The third solution for the conservative worried about the radical change inevitably wreaked by unfettered markets is populism. This, roughly, is the program mapped out by Tony Abbott in his book Battlelines. Populism in this context means an uneasy chimera of free market, small government rhetoric with pro-family, socially conservative moral crusading. Hence, law and order is a winning issue (even if it means depriving many citizens of their individual liberty) because it can be portrayed as a morally correct action. The same is true with border protection and asylum seekers.
Almost by definition, populism doesn’t have to be intellectually consistent, which makes it a handy and flexible position for the skilled politician. A libertarian or classical liberal might find themselves quite uncomfortable with a policy like Direct Action, which seeks to impose a big government solution for reducing greenhouse gas emissions. A populist doesn’t have to worry about such qualms, and can instead revel in the right-wing talkback glory of questioning the validity of climate science.
This final issue, climate science, or rather, the status of rational intellectual inquiry, represents the real potential schism for the modern conservative movement in this and other Western nations. As the old name for environmentalism — conservation — implies, environmentalism is entirely compatible with conservative beliefs. Indeed, it could be argued that green ideas like the precautionary principle can be traced directly back to Edmund Burke’s beliefs in prudence. And yet, for reasons that have everything to do with the culture wars over social issues that developed in the latter quarter of the 20th century, modern conservatives nurse deep animosities toward the environmental movement. In the case of climate science, these animosities have been allowed to spill over into a quixotic attack on the principles of peer-reviewed science itself, a quite astonishing development for a movement that, in its economic beliefs, clings tightly to the legacy of the Enlightenment.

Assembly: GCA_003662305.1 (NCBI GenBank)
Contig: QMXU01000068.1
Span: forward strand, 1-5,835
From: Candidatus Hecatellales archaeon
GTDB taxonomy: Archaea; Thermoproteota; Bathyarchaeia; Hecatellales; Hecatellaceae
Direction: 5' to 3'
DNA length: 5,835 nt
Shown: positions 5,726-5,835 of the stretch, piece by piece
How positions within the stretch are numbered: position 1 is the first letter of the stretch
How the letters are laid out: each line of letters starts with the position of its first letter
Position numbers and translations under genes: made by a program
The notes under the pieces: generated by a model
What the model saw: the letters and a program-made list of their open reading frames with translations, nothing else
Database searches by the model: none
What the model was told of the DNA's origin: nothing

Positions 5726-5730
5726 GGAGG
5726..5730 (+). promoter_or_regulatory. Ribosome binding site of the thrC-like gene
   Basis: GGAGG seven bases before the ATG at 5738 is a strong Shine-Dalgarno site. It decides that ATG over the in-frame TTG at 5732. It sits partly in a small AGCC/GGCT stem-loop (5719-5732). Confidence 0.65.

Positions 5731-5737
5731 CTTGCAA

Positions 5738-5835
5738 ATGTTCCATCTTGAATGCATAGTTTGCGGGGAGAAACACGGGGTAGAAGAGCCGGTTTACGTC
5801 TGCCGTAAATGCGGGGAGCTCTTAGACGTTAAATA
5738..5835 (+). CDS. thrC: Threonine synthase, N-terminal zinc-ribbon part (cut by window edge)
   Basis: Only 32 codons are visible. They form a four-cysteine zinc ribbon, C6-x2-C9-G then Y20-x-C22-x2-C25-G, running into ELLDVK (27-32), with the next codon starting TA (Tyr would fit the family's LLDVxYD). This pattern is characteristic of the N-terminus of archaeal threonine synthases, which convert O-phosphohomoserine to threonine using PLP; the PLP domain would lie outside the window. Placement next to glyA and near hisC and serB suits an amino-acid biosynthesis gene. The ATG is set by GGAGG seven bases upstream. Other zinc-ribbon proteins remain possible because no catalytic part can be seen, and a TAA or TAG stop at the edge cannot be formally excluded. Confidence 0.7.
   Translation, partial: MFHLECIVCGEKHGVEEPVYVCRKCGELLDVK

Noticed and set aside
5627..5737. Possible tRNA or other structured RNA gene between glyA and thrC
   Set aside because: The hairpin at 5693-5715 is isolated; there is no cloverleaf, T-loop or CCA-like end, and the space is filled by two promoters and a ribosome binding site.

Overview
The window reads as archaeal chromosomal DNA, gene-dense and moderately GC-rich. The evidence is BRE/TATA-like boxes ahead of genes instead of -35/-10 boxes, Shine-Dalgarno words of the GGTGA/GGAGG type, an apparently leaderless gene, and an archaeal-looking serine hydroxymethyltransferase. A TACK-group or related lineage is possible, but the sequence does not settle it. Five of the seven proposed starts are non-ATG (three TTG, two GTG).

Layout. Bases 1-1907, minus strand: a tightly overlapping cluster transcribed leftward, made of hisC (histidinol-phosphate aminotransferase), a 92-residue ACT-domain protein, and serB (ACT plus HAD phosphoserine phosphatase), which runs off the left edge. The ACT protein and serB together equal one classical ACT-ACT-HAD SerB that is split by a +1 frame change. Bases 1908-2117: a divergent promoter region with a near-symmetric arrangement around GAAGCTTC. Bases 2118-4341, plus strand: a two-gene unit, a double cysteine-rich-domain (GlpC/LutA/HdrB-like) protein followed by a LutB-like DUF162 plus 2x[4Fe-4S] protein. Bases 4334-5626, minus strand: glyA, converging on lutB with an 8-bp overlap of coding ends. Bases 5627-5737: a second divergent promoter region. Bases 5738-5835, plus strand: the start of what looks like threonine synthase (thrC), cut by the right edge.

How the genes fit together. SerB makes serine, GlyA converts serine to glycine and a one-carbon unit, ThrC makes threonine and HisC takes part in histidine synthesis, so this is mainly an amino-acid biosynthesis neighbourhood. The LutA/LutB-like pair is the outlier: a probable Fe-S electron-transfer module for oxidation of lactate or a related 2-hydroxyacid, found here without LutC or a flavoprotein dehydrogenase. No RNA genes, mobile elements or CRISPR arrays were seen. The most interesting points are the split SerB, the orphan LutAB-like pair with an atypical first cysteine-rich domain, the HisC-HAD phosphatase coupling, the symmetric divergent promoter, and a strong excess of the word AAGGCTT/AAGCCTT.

The problem of how to continue the capitalist engine without destroying the earth is a problem that now confronts all those who profess a belief in the value of business, enterprise and the importance of "the economy". Because climate science is a century-long global issue that will come to define the geopolitical shape of the 21st century world, conservatives (no more than progressives) don’t have the luxury of just wishing climate change will go away.
As Sir Nicholas Stern famous observed, climate change is the greatest market failure in history, so anyone who professes belief in markets will need to find a way to reconcile their beliefs with the damage markets are doing to the planet and the welfare of future generations. It certainly is possible to formulate an eminently neo-liberal climate change policy — this, after all, is essentially what Labor’s emissions trading system is — but to do so, one first needs to accept the scientific reality, and to campaign for reform on an issue that is deeply unpopular with much of the conservative base.
But climate change is a very big and very long-term issue. Conservatives also have the luxury that progressive parties generally lack, which is that they often don’t have to be about big issues at all. All politics is local, as they say, and Liberal parliamentarians often excel at the school fete level of political engagement. Somebody has to represent the interests of the business community and the people who will never vote Labor or Green. Simply by being this party, the Liberals have a built-in political power base they will almost certainly hold on to for decades.
In summary, the state of the Liberal Party is one of rude health. The natural party of government in Australia expects to govern again in 2013, and there is every chance currently that it will succeed.